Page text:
What You Need to Open a Bank or Building Society Account
There is a process to go through in setting up a bank account and your chosen bank or building society will require two sets of documents:
- Proof of address
- Proof of identity
These could be:
- A verified copy of your passport, birth certificate, or driving licence
- Statements from banks and utility companies, which are less than three months old
- Utility bills, less than three months old
- Proof of tenancy or ownership of your home
- A solicitor’s letter confirming a rent agreement or house purchase within the past six months
- A letter from the Department for Work and Pensions.
Incentives and Rewards
Introductory rewards may only last for a limited period, for example when switching to another bank or opening a new account.
Rewards, usually financial, may be paid regularly or on a specified date, payment, or occasion. These rewards vary and may range from cashback to vouchers.
Some bank accounts offer added-value benefits, such as: Home, car, lifestyle perks, contents or travel insurance, and breakdown cover. These are usually connected to special bank accounts that attract a monthly fee and there may be limitations. Terms and conditions apply.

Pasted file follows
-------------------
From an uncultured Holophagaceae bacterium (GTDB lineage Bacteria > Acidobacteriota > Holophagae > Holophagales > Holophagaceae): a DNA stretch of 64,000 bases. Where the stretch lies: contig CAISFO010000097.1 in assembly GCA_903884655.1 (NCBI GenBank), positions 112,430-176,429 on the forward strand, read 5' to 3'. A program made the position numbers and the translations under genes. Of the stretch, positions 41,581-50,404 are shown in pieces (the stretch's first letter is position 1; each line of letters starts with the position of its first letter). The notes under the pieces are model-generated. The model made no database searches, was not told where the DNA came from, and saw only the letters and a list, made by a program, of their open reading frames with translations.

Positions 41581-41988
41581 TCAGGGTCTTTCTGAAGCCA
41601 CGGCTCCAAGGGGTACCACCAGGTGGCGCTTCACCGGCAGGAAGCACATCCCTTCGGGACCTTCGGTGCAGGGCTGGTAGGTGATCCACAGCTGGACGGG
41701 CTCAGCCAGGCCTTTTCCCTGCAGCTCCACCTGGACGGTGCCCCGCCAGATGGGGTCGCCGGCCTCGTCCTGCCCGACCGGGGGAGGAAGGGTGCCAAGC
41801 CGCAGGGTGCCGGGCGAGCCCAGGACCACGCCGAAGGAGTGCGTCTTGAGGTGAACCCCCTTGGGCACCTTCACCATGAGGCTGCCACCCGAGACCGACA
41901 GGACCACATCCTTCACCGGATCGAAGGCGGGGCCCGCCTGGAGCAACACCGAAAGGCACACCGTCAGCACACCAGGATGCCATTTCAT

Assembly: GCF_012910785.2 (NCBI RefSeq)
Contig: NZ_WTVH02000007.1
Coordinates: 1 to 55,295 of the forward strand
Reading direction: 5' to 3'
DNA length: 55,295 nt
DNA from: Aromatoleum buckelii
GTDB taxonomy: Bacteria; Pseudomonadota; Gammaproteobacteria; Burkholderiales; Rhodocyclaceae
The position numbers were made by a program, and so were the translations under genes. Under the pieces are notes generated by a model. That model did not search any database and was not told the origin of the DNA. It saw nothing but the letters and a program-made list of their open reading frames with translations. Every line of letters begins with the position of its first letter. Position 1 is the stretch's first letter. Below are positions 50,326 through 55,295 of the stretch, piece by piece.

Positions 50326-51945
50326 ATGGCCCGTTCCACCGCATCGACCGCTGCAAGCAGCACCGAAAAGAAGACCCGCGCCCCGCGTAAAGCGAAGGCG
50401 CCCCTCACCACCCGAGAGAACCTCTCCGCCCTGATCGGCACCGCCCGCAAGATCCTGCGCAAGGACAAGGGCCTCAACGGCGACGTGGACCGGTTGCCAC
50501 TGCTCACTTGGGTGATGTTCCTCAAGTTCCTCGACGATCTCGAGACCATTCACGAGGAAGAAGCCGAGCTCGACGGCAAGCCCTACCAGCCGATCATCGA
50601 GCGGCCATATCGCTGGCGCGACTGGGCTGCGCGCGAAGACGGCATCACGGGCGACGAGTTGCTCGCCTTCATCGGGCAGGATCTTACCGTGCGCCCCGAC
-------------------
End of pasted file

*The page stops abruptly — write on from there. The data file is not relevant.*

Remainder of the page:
Fees and Charges
Fees and charges are usually applied for some services or if you try to spend more money that you have in your account. For example, overdraft fees or when a payment is blocked due to insufficient funds.
You may also be charged:
- Cash machine (ATM) fees – if you use your card abroad or in some ATM machines in the UK
- Foreign transaction fees – if you access your money or use credit whilst abroad
- Same day bank transfer fees
- One off item fees – You may be charged a fee for some services, such as duplicate statements, or mortgage applications
You can avoid or reduce bank charges by planning and monitoring your spending agains your budget. Read more advice on managing your budget.